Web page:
Do your kids dream of becoming a chef? At the Kitchen Studio Cooking School in Frederick, they can learn to make a wide range of delicious dishes from country French chicken to peach gelato.
Located in Frederick, the school offers small classes and cooking camps for children ages 6 to 17, as well as birthday parties for kids as young as kindergarten age to 16 years.
The school allows kids to “do things that they may not get to do at home,” said Carolyn McAllister, who has taught cooking classes since the school opened seven years ago.
McAllister said that in her class, “We primarily focus on good cooking skills.” She teaches kids how to measure correctly, follow a recipe, handle a knife and chop properly. She said she also helps kids learn how to break down a recipe into simple, achievable steps so they’re not intimidated by the recipe.
“We all work together and have a good time,” said McAllister. “We try to expose them to new foods.”
The Kitchen Studio Cooking School in Frederick has a 5-1 student/teacher ratio. “We really focus on individual attention,” said McAllister. Each cooking class has a teaching assistant to provide extra support and guidance to the kids.
“You do have a lot of people to help you,” said 9-year-old Hailey Smith, a student at the cooking school. Hailey will begin fourth grade in the fall at Urbana Elementary School. “It’s really fun,” she added, saying that both teachers are “very nice.” Hailey said she also enjoys meeting the other students and learning their names, grades and favorite foods.
After taking classes at the cooking school, Hailey said she cooks more at home now after learning to read a recipe and measure ingredients. Hailey feels it’s important for kids to learn how to cook because when they grow older they will have the skills to cook for themselves.
McAllister said everyone needs to eat three times a day. If people don’t learn how to cook their own meals, they have to rely on processed foods or restaurants, she said.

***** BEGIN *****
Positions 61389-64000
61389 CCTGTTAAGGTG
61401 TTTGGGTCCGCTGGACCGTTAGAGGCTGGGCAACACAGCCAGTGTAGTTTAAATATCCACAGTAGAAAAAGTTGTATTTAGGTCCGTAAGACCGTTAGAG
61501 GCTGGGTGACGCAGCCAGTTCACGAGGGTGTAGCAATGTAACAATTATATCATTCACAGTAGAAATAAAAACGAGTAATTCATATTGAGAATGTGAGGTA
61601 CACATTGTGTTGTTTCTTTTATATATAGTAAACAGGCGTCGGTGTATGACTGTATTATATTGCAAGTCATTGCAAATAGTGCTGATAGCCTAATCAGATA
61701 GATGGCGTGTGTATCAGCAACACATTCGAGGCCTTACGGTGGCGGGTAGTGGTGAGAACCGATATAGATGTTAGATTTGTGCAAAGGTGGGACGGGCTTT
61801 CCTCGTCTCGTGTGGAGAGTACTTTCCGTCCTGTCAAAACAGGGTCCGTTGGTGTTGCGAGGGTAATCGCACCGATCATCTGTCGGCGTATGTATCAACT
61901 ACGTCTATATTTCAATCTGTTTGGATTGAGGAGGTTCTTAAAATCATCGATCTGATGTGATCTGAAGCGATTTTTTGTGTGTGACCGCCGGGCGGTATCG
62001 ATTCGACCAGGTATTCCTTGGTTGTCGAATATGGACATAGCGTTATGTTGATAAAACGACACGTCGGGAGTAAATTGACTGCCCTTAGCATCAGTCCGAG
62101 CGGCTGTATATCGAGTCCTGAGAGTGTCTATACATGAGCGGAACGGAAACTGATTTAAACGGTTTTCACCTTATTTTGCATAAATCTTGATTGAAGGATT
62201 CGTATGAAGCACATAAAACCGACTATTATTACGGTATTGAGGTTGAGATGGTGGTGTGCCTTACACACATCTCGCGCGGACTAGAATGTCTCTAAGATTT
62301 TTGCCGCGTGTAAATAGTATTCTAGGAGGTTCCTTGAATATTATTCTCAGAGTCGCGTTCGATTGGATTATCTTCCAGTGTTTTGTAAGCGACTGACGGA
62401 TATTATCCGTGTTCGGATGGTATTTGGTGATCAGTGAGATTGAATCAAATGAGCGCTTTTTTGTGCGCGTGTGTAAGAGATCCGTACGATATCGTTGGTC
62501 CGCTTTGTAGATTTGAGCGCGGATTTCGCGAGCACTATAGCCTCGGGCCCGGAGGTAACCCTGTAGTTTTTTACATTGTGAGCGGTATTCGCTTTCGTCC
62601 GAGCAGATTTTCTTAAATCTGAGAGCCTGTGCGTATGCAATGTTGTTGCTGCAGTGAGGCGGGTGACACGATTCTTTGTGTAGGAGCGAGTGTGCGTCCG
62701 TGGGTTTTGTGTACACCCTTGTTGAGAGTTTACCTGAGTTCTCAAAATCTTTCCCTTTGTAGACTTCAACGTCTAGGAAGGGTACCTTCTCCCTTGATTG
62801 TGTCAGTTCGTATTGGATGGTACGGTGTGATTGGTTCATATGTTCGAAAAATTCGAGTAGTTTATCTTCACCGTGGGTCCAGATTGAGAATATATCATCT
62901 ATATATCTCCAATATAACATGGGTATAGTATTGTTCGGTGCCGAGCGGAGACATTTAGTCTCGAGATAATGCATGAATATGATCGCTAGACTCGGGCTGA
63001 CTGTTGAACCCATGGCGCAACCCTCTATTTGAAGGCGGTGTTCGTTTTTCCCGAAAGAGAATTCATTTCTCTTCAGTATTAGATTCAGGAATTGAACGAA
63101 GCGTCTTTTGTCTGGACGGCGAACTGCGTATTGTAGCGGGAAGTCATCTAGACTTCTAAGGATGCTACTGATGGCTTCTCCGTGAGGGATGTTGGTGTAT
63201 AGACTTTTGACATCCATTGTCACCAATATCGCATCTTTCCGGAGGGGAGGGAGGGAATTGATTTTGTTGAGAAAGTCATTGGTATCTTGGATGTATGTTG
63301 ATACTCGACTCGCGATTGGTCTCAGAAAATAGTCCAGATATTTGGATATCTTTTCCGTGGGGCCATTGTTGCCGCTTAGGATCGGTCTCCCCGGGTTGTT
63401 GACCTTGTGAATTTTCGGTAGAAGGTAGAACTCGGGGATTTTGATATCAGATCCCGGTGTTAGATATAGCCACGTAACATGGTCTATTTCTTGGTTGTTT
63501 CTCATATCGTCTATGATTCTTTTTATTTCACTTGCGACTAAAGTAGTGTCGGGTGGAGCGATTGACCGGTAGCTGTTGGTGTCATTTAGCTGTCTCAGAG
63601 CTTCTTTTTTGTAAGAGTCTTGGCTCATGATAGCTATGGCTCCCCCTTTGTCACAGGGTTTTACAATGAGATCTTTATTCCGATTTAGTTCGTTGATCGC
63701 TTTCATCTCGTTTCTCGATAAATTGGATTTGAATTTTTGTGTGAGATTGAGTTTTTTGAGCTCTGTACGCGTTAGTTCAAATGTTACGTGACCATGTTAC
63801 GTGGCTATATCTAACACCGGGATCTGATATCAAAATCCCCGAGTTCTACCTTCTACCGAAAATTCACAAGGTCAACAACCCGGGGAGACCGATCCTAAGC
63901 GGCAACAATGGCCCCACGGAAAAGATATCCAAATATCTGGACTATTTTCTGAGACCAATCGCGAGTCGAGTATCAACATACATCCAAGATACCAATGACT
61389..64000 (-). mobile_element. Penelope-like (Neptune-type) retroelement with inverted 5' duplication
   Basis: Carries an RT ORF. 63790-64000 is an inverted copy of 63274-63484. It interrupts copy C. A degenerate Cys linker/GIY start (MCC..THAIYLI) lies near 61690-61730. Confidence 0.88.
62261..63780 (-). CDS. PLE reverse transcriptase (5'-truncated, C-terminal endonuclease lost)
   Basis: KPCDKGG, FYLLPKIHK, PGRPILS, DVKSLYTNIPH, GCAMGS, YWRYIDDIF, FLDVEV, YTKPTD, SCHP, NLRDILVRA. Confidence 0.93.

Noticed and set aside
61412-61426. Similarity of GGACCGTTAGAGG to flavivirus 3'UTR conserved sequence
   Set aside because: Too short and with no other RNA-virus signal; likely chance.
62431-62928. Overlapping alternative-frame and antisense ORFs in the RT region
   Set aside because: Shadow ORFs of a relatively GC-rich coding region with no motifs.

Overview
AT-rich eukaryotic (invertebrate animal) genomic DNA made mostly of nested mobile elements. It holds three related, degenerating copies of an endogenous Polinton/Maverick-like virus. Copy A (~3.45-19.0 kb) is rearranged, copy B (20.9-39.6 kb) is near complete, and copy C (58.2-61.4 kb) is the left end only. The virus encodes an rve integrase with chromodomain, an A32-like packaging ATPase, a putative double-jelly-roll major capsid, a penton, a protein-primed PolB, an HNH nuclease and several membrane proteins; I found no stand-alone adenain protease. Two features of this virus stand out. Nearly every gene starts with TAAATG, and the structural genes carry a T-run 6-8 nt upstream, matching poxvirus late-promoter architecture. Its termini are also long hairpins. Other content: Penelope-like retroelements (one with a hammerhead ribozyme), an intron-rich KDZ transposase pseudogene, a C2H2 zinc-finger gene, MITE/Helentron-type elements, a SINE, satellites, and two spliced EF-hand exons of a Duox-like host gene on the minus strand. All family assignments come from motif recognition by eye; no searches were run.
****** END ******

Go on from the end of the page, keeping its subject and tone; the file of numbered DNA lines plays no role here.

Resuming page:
McAllister studied cooking at the Culinary School of Washington in Washington, D.C., and L’Acadamie de Cuisine in Bethesda. Originally trained in baking and pastry-making, she worked as a pastry chef at the Province restaurant for 18 years. Province formerly occupied the space in downtown Frederick where Acacia is now found. McAllister currently has her own business as a personal chef and cooks for people in their homes.
Cooking teacher Keri-Ann Henson said that in the cooking classes, the teachers help kids by “giving them a life skill.”
Keri-Ann Henson, who has a background in education, earned her master’s degree in the art of teaching from American University in Washington, D.C. “I have enjoyed combining my teaching background with my love of cooking” by working at the school, she said.
Henson teaches “Passport Around the World” cooking classes, in which she focuses on a different country each day such as Italy, Mexico or France and teaches kids how to prepare its cuisine. She also teaches a “Celebrity Chef” class where every recipe is from a celebrity chef such as Rachel Ray. Kids demonstrate how to cook a recipe with a partner in front of a video camera.
Kids are typically in class for two-and-a-half to three hours. “We’re busy the whole time,” Henson said.
At the end of class, everyone sits down to eat the meal that the students have prepared. Henson said she wants the kids to appreciate “the time and thought that goes into a nice meal.”
For Henson, the most rewarding aspect of teaching at the cooking school is seeing the kids gain confidence as they learn new skills in class.
“Kids appreciate being given the responsibility that goes with being in the kitchen,” she said. “They actually love to do the dishes.”
For more information about the Kitchen Studio Cooking School, visit www.kitchenstudiofrederick.com.